It's almost impossible to achieve longevity in heavy metal without repeating yourselves occasionally. In the best possible way, ENSIFERUM have been the model of consistency over the years, with a long-established musical identity and a steady forward march toward bigger and better things very much part of the bargain. Righteously huge in Europe, the Finns have so far lacked the collective charisma to emulate AMON AMARTH's unlikely ascent to festival headliner status, but "Thalassic" sounds like the record they needed to make to unlock those last few potential levels.
Any fear that founder Markus Toivonen had run out of ideas by this point are walking the plank within seconds of sumptuous overture "Seafarer's Dream". Although not a full-blown concept album, "Thalassic" does revolve around a core theme of battles, beasts and mythological happenings on the high seas. One result of that subtle shift of focus is that ENSIFERUM's eighth studio record is a much more rounded affair than any of its predecessors: with the wind in their lyrical sails, the band's mastery of atmosphere and drama has blossomed. You might not hear it in the exuberant bombast of preview single and instant crowd-pleaser "Rum, Women, Victory" (which might initially seem like a boozy ALESTORM knockoff but is actually one of the most straightforwardly ripping tunes ENSIFERUM have recorded yet), but from the widescreen thunder of "Andromeda" onwards, "Thalassic" showcases a subtly enhanced and expanded musical vision, with more depth to underlying orchestration, and more muscular heft behind everything else.
It's always been an impressive feat, ENSIFERUM's blending of melodic death metal's heads-down intensity with the fog-shrouded pomp of Finnish folk metal. The latter influence has always been closer in spirit to AMORPHIS than to FINNTROLL, and its potency has never been more apparent than in the likes of "For Sirens" and "The Defence of the Sampo", wherein Toivonen's (or possibly bassist Sami Hinkka's) clean vocals provide an emotional counterpoint to frontman Petri Lindroos's dominant rasp. Elsewhere, "One with the Sea" is truly monumental. At six minutes, it's a veritable epic by ENSIFERUM standards, but it's the song's ghostly grandeur and euphoric chorus that mark it out as a career high point. It also helps that Janne Joutsenniemi's production is immaculate: vivid, warm and nuanced, but still exerting the ribcage-rattling oomph that modern metal demands.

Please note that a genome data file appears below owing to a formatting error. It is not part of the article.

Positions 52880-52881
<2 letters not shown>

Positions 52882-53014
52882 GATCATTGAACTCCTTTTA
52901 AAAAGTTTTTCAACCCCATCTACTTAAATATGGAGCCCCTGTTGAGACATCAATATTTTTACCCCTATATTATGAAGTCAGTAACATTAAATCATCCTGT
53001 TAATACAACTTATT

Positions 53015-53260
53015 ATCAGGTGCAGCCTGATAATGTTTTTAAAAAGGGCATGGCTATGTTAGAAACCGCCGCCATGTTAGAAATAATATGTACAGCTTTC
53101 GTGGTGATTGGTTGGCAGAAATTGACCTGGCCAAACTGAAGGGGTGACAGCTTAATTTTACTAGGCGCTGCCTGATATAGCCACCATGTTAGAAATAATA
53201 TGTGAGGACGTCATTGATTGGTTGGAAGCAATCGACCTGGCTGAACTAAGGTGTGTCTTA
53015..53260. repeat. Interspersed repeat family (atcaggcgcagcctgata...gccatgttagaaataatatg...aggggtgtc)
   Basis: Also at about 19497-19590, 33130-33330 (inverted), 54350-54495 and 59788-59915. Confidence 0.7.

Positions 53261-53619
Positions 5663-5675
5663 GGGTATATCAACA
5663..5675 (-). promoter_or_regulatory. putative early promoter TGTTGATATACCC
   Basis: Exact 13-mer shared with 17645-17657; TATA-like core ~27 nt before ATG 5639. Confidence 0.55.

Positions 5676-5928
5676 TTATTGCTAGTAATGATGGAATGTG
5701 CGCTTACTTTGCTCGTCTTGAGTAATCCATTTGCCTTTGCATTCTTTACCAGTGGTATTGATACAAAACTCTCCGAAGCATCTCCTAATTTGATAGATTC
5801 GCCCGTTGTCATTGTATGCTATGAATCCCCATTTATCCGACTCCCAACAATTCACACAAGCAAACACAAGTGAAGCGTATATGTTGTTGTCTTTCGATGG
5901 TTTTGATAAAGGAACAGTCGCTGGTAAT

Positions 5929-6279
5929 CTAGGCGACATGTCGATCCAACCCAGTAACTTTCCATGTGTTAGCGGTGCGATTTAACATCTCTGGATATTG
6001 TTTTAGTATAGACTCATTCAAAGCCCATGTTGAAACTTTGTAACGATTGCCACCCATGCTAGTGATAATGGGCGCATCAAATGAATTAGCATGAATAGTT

Concluding with the riotous call to revel of "Midsummer Magic" and the imposing, intricate and laudably ambitious "Cold Northland (Väinämöinen Part III)", "Thalassic" isn't radically different from previous ENSIFERUM records. What it does do, and brilliantly so, is confirm beyond doubt that this band are more than worthy of their place at European metal's top table. Consistent? Yes. But also getting stronger and sharper with every fresh skirmish, rum consumption notwithstanding.